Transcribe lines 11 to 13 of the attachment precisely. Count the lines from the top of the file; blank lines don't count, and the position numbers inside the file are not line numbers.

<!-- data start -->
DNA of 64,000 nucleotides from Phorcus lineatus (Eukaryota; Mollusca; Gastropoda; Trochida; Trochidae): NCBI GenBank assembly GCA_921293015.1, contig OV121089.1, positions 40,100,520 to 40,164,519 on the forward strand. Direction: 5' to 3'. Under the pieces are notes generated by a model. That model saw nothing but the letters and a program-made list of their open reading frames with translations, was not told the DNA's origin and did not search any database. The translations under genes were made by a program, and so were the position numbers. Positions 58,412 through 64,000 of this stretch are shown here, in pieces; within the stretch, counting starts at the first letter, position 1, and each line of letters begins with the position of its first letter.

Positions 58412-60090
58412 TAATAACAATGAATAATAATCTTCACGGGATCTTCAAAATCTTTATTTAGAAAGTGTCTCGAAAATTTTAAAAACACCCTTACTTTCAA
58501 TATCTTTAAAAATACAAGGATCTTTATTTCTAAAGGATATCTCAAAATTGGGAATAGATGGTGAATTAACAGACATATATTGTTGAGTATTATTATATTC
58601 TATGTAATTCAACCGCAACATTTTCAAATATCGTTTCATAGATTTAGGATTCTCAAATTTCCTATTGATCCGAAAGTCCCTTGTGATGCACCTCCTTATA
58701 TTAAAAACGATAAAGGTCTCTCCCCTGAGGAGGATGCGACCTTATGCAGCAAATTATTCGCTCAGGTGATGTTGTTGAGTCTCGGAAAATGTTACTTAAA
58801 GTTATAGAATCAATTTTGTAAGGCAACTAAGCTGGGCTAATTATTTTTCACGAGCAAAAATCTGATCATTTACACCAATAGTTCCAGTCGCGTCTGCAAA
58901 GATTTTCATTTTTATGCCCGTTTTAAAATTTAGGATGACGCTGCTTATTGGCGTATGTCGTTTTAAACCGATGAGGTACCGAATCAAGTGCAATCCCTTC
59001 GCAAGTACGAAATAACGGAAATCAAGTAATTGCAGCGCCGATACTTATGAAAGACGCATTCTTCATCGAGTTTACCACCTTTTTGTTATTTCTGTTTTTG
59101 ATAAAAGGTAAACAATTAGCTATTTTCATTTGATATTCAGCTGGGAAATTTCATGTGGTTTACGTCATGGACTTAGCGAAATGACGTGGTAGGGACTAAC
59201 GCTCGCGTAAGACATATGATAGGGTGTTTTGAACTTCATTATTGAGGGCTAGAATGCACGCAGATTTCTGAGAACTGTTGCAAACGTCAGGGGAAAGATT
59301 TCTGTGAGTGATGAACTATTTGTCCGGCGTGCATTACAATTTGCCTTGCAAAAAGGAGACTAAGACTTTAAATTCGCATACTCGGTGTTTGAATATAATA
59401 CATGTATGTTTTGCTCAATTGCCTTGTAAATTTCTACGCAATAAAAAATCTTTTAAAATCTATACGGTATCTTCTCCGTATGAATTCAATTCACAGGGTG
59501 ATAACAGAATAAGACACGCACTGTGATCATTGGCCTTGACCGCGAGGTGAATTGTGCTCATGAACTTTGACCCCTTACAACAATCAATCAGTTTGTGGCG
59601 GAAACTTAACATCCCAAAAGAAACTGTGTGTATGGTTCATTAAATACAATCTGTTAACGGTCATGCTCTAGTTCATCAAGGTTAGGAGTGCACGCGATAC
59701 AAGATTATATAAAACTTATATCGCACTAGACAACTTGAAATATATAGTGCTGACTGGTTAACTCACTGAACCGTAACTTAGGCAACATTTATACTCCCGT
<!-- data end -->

59201 GCTCGCGTAAGACATATGATAGGGTGTTTTGAACTTCATTATTGAGGGCTAGAATGCACGCAGATTTCTGAGAACTGTTGCAAACGTCAGGGGAAAGATT
59301 TCTGTGAGTGATGAACTATTTGTCCGGCGTGCATTACAATTTGCCTTGCAAAAAGGAGACTAAGACTTTAAATTCGCATACTCGGTGTTTGAATATAATA
59401 CATGTATGTTTTGCTCAATTGCCTTGTAAATTTCTACGCAATAAAAAATCTTTTAAAATCTATACGGTATCTTCTCCGTATGAATTCAATTCACAGGGTG